If The Virgin Spring’s resolution that Töre will build a church feels inadequate, it’s because Bergman recognizes that the search for answers is futile. The arrival of the spring and the eventual church do not justify the crimes that precede them nor do they make Karin’s death hurt any less for her parents. Although Ingeri seems to convert by washing her face in the spring, Töre and Märeta remain more focused on their daughter’s body than the so-called miracle. Töre’s shaky determination to appease God, in the end, is the lesser of two alternatives; he doesn’t understand the reasons for Karin’s fate, but it’s easier than confronting the staggering moral ambivalence on display. Like Bergman, he faces the grim reality of the moment, how no amount of faith can explain away the loss of innocence before him. Bergman’s perspective, slyly implied throughout the film with how characters justify their decisions through their respective theological lenses, suggests there’s no holy doctrine or godly reasoning that warrants such a tragedy. There remain only the desperate, complex psychological rationalizations that fail to grasp our basest instincts and the random acts of violence in the world. It’s a theme that, despite its placement in a stylistically transitional film in Bergman’s career, nonetheless echoes his lifelong questions about the conflicts between faith and human impulses.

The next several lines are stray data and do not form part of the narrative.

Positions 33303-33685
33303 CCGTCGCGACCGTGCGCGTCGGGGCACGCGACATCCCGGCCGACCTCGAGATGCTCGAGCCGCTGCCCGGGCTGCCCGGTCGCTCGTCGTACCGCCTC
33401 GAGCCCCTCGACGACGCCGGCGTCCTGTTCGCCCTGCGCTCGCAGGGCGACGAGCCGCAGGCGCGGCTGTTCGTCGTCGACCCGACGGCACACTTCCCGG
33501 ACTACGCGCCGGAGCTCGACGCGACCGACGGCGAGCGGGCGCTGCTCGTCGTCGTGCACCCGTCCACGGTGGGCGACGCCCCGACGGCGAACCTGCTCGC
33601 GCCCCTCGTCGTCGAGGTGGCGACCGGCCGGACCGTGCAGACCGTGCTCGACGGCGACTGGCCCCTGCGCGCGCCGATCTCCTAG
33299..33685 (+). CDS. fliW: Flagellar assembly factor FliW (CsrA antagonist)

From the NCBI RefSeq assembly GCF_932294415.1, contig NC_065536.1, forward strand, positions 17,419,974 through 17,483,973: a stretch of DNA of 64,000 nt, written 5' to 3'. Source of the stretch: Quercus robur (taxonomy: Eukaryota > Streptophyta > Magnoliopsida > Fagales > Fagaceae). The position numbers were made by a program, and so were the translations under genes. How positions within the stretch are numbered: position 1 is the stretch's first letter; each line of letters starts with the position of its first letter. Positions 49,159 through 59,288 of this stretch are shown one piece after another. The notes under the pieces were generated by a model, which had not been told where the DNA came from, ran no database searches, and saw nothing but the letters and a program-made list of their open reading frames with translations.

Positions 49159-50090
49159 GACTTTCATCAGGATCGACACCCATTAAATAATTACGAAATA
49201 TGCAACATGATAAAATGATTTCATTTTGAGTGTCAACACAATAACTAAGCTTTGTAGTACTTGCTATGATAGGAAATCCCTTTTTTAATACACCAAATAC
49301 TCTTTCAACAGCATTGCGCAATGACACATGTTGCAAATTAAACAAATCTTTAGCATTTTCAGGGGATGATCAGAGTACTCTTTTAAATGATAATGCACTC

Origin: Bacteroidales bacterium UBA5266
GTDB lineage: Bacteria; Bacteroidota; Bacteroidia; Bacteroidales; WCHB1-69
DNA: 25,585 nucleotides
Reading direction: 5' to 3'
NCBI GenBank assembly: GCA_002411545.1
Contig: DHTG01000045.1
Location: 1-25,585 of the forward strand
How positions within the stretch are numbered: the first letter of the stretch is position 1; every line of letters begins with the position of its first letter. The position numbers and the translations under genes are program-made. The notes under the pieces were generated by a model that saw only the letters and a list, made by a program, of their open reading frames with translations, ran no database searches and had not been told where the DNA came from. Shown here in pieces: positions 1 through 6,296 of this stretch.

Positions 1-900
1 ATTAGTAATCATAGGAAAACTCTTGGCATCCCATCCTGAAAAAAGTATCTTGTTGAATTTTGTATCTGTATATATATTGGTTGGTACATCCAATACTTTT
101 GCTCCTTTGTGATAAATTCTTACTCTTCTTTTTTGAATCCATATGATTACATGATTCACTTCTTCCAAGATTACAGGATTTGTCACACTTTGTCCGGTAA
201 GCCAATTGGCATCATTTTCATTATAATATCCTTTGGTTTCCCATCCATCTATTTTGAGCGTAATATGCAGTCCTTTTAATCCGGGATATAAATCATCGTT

(Note: This essay was suggested and commissioned on Patreon and published on January 10, 2023. Thank you for your continued patronage, Dave!)